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Jornal de Pediatria

Print version ISSN 0021-7557On-line version ISSN 1678-4782

J. Pediatr. (Rio J.) vol.96  supl.1 Porto Alegre Mar./Apr. 2020  Epub Apr 17, 2020

https://doi.org/10.1016/j.jped.2019.12.001 

Editorial

Current focus on infectious diseases in childhood

1Universidade Federal do Rio Grande do Sul, Porto Alegre, RS, Brazil


Despite the significant decrease in child mortality in Brazil in recent decades, and the great advances in the immunization program, infectious diseases still occupy a prominent place among public health problems.

The mortality of Brazilian children under 5 years old decreased by 67.6% during a 25-year period, between 1990 and 2015; however, among the top ten causes of death in 2015, several infectious diseases still occupy a prominent place.1

The main component of under-5 mortality in children is neonatal mortality.1 In a recent estimate of causes of neonatal mortality involving four million deaths worldwide, infectious causes ranked first, accounting for 35% of the total.2

These data are already enough to justify the importance of choosing the topic of infection for the present supplement. Here we will address neonatal sepsis, septic shock, diarrhea, and encephalitis, which all are important causes of child mortality.

We did not forget the arbovirus infections and among them, the Zika virus, which caused a national epidemic of microcephaly, especially in the Brazilian Northeast region3; the community pneumonias, which, globally, are a frequent cause of under-5 mortality4; tuberculosis, which remains prevalent in our country5; and opportunistic infections, osteoarticular infections, and urinary tract infections,which are so frequently observed in outpatients.

We could not fail to address in an article the number one item of the “Choosing Wisely” campaign of the American Academy of Pediatrics: “Antibiotics should not be used for viral respiratory diseases” (sinusitis, pharyngitis, bronchitis, and bronchiolitis).6

Thus, I hope readers will enjoy this issue and get an update on the current focus on infectious diseases in childhood.

Please cite this article as: Procianoy RS. Current focus on infectious diseases in childhood. J Pediatr (Rio J). 2020;96(S1):1.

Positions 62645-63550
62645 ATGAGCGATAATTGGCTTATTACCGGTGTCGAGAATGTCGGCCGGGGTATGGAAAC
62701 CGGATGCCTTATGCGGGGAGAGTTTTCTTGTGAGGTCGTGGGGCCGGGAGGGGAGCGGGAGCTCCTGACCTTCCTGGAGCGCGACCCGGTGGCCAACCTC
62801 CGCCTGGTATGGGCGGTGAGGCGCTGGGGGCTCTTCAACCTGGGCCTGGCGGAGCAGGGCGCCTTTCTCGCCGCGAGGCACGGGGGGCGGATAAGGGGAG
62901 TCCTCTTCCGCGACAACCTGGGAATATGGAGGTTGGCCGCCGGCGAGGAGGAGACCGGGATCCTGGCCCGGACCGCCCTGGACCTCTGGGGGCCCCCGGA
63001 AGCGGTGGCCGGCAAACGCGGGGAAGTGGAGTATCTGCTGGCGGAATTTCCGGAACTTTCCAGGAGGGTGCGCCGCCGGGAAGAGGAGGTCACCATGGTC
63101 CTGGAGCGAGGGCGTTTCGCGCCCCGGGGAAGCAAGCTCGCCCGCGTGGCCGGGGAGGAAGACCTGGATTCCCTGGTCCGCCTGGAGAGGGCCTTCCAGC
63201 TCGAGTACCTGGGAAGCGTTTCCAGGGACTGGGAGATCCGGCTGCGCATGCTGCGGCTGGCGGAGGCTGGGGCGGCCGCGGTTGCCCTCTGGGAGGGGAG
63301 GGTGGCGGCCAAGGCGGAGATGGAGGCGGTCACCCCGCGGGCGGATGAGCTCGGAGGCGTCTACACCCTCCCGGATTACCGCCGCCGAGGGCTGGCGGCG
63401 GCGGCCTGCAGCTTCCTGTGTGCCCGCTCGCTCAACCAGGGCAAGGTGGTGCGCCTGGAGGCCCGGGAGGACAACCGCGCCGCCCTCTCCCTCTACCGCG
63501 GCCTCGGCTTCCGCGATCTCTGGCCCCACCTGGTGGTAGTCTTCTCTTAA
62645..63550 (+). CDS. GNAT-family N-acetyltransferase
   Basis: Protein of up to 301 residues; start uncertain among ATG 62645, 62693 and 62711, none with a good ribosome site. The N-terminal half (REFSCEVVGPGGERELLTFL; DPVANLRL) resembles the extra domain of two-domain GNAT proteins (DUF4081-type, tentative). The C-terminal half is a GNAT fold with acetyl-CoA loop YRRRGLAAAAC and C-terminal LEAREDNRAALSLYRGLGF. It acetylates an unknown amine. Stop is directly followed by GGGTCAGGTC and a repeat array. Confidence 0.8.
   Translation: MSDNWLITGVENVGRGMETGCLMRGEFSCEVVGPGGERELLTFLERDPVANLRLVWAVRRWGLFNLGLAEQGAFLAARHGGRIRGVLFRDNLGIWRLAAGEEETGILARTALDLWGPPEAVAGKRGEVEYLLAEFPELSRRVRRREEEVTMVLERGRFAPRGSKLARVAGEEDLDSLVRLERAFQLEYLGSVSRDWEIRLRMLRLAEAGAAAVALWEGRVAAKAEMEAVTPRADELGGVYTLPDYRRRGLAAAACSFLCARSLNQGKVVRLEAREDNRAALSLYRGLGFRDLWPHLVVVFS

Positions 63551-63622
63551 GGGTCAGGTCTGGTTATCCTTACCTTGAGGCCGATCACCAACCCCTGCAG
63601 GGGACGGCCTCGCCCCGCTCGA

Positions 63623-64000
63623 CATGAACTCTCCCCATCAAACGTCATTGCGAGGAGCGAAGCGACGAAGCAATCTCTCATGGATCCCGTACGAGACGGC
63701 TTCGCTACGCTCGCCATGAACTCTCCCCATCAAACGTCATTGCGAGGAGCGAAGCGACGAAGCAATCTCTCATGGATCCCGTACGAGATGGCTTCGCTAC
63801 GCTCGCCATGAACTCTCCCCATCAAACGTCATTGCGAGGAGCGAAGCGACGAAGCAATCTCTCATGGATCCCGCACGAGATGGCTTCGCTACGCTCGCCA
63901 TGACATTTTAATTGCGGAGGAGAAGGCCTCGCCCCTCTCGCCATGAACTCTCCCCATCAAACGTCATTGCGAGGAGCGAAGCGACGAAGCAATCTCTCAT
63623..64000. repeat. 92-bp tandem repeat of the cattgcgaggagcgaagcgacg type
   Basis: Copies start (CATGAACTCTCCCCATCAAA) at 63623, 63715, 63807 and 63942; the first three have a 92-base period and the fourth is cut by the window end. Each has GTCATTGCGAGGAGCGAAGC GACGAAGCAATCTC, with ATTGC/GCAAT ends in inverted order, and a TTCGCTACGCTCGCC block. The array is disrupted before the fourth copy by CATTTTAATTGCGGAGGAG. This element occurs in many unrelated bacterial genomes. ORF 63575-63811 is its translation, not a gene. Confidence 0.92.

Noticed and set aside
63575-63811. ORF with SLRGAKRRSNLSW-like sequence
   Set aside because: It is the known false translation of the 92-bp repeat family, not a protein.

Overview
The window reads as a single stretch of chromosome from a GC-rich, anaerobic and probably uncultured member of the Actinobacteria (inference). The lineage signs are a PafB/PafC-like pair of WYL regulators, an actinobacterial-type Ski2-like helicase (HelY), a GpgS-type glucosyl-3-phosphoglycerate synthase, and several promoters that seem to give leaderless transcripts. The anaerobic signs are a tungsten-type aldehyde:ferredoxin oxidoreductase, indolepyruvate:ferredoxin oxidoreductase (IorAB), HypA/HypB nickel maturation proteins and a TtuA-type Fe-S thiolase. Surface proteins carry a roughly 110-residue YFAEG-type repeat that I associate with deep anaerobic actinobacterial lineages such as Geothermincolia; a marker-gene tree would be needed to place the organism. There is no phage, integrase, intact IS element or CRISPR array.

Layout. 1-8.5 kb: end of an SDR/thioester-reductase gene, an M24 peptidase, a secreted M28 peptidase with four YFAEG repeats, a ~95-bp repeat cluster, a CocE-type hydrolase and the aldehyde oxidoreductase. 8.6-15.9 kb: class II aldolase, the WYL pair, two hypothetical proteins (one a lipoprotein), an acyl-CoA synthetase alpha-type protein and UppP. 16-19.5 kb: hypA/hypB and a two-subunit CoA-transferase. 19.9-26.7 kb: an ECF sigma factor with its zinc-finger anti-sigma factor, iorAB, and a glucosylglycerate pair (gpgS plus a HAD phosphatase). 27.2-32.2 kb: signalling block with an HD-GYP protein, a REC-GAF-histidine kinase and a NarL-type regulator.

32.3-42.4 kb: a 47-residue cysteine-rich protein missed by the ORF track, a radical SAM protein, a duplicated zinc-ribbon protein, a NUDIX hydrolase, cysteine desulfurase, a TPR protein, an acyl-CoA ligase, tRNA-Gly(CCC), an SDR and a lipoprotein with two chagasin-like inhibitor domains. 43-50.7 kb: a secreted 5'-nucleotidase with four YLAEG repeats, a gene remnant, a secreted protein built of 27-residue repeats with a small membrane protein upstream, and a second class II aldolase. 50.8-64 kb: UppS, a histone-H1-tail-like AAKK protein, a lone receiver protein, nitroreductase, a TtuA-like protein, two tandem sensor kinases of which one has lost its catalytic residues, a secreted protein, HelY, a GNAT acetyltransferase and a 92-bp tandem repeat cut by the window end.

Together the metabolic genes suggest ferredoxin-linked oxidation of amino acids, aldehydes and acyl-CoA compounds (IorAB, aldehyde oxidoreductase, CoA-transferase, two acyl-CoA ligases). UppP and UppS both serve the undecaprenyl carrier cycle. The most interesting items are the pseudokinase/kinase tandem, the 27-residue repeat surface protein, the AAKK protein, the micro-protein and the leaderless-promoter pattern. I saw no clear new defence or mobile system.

References

1 França EB, Lansky S, Rego MA, Malta DC, França JS, Teixeira R, et al. Leading causes of child mortality in Brazil, in 1990 and 2015: estimates from the Global Burden of Disease study. Rev Bras Epidemiol. 2017;20:46-60. [ Links ]

2 Lawn JE, Wilczynska-Ketende K, Cousens SN. Estimating the causes of 4 million neonatal deaths in the year 2000. Int J Epidemiol. 2006;35:706-18. [ Links ]

3 Lowe R, Barcellos C, Brasil P, Cruz OG, Honório NA, Kuper H, et al. The Zika Virus Epidemic in Brazil: From Discovery to Future Implications. Int J Environ Res Public Health. 2018;15:pii:E96. [ Links ]

4 Haq IJ, Battersby AC, Eastham K, McKean M. Community acquired pneumonia in children. BMJ. 2017;356:j686. [ Links ]

5 Carvalho AC, Cardoso CA, Martire TM, Migliori GB, Sant’Anna CC. Epidemiological aspects, clinical manifestations, and prevention of pediatric tuberculosis from the perspective of the End TB Strategy. J Bras Pneumol. 2018;44:134-44. [ Links ]

6 American Academy of Pediatrics. Ten things physicians and patients should question. [Cited 15 Nov 2019]. Available at: https://www.choosingwisely.org/societies/american-academy-of-pediatrics/. [ Links ]

Conflicts of interest

The author declares no conflicts of interest.

1

Editor-in-Chief, Jornal de Pediatria, Brazil

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